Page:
After a few days of sailing around the Berries, we were in position to launch towards our week (two weeks?) in Nassau on New Providence island. Unlike the flats where we had been sailing, that particular stretch of water is a deep ocean ravine running through the center of the Bahamas. The deeper water, fueled by strong tidal currents from the flats, can be treacherous. Luckily we were greeted on departure morning by a calm day. 10 knots of wind right on the nose, but a long period predictable ocean-like swell, resulting in a slow, comfortable pitching motion as we motored from Chub Cay straight to windward to Nassau. We hoped to catch a Mahi, Wahoo, or Tuna in the deep blue water, but came up short. Probably for the best since we figured that evening's meal would likely be had at a bar (it was).
Since Nassau is such a large port with large cruiseships operating inside the protected harbor, we made the wise and guidebook advised call to harbor control to request entrance. We arrived just before three of the four ships were headed out, and dropped anchor in a legal, marked anchorage just southwest of the cruiseship docks. After our polite arrival, local authorities were regularly notified of our presence by the cruiseship captains who did not like the anchorage location, and harbor control came out to ask us to move almost every morning, and every morning I would dodge the request.
Nassau Harbor, Western entrance.
It was a noisy anchorage close to the nightlife, and I can see how the location seemed annoying to the cruiseship captains, but we were anchored in the soft sand at 10" depth. Even at the backside of our anchor swing circle at low tide, we wouldn't go over the edge of the drop off to the 35+ foot deep turning basin. We functioned perfectly as a marker bouy for the edge of their allowable turning radius! Complaints?? We should have gotten thank you letters...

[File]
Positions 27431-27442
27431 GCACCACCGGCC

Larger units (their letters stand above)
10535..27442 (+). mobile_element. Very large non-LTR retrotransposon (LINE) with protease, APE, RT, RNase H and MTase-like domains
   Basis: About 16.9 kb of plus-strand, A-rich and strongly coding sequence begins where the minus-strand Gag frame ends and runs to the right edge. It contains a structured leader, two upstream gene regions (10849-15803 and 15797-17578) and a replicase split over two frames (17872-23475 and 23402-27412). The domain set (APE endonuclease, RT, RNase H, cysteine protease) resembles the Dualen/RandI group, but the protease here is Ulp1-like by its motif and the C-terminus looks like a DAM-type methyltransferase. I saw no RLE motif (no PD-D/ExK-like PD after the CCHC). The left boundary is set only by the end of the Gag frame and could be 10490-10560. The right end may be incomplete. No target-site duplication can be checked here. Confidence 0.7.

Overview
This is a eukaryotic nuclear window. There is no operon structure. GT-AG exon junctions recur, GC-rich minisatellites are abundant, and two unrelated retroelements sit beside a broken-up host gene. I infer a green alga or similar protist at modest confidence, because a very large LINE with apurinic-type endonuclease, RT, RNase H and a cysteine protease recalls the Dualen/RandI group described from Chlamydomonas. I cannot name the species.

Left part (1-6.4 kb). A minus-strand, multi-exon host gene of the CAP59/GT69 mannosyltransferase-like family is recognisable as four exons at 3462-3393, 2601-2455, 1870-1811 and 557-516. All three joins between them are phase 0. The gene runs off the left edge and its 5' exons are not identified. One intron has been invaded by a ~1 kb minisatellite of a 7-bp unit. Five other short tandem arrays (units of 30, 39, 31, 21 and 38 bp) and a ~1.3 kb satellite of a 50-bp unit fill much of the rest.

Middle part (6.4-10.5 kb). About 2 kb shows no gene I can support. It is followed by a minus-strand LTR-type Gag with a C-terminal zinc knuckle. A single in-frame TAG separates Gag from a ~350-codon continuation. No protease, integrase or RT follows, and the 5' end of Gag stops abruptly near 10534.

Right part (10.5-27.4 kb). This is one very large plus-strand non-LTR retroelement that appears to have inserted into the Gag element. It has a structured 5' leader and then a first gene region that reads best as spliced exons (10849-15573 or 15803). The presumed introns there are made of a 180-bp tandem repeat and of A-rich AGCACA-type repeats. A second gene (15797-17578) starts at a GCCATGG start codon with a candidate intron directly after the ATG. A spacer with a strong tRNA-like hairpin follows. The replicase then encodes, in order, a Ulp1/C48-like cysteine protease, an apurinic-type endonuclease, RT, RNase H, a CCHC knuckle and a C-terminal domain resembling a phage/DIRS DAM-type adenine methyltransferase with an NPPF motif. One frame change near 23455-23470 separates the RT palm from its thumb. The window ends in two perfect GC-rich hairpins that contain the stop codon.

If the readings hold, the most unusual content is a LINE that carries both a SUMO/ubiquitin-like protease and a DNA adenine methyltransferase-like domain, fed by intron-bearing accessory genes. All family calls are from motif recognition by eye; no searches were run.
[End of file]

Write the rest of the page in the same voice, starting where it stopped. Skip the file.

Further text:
Our first evening we tied up to the bar directly adjacent to the anchorage, Fat Tuesday's, had a couple drinks, and headed inland to find a local bar that served a decent meal. After more drinks and a hefty meal of land-based animal stuffs unavailable to us on the refrigerator-less boat, we headed back to Fat Tuesday's for another drink, but found the place was reserved and packed with a raging high school senior graduation party. We walked in anyway, but a rather drunk senior picked us out for early 30's almost immediately. Some local Bahamian ladies also crashed the party before the staff had us kicked out as pervs. They were there to celebrate a birthday party, and were happy to find some American studs closer to their age to liven up the night... More drinks, some dancing, shared fascination with kids' capability to act insane/stupid/dangerous, and eventually the night came to a close.